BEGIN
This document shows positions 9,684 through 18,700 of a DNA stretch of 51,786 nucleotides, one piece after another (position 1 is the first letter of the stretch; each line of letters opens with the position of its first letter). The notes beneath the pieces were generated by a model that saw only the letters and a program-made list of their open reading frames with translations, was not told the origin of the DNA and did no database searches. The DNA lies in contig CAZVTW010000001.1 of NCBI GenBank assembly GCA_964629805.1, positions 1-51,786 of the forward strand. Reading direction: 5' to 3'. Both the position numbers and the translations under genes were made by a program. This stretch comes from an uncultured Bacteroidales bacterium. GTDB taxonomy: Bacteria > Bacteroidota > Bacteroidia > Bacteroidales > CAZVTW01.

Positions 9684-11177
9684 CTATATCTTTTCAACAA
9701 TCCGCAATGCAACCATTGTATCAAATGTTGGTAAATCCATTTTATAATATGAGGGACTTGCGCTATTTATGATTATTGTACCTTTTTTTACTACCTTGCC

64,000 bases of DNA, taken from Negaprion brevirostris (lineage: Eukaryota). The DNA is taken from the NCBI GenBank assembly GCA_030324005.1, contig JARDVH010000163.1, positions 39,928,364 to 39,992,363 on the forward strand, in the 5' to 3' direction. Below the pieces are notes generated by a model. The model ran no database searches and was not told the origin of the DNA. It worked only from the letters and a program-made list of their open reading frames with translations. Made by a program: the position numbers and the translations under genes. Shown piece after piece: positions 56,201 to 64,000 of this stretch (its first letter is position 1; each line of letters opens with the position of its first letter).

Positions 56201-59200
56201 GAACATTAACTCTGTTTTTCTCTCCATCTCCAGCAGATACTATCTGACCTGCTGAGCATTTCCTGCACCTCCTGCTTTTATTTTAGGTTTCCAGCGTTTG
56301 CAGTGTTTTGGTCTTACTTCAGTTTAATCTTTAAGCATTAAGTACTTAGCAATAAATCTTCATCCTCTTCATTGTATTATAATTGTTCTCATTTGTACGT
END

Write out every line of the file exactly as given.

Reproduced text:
This document shows positions 9,684 through 18,700 of a DNA stretch of 51,786 nucleotides, one piece after another (position 1 is the first letter of the stretch; each line of letters opens with the position of its first letter). The notes beneath the pieces were generated by a model that saw only the letters and a program-made list of their open reading frames with translations, was not told the origin of the DNA and did no database searches. The DNA lies in contig CAZVTW010000001.1 of NCBI GenBank assembly GCA_964629805.1, positions 1-51,786 of the forward strand. Reading direction: 5' to 3'. Both the position numbers and the translations under genes were made by a program. This stretch comes from an uncultured Bacteroidales bacterium. GTDB taxonomy: Bacteria > Bacteroidota > Bacteroidia > Bacteroidales > CAZVTW01.

Positions 9684-11177
9684 CTATATCTTTTCAACAA
9701 TCCGCAATGCAACCATTGTATCAAATGTTGGTAAATCCATTTTATAATATGAGGGACTTGCGCTATTTATGATTATTGTACCTTTTTTTACTACCTTGCC

64,000 bases of DNA, taken from Negaprion brevirostris (lineage: Eukaryota). The DNA is taken from the NCBI GenBank assembly GCA_030324005.1, contig JARDVH010000163.1, positions 39,928,364 to 39,992,363 on the forward strand, in the 5' to 3' direction. Below the pieces are notes generated by a model. The model ran no database searches and was not told the origin of the DNA. It worked only from the letters and a program-made list of their open reading frames with translations. Made by a program: the position numbers and the translations under genes. Shown piece after piece: positions 56,201 to 64,000 of this stretch (its first letter is position 1; each line of letters opens with the position of its first letter).

Positions 56201-59200
56201 GAACATTAACTCTGTTTTTCTCTCCATCTCCAGCAGATACTATCTGACCTGCTGAGCATTTCCTGCACCTCCTGCTTTTATTTTAGGTTTCCAGCGTTTG
56301 CAGTGTTTTGGTCTTACTTCAGTTTAATCTTTAAGCATTAAGTACTTAGCAATAAATCTTCATCCTCTTCATTGTATTATAATTGTTCTCATTTGTACGT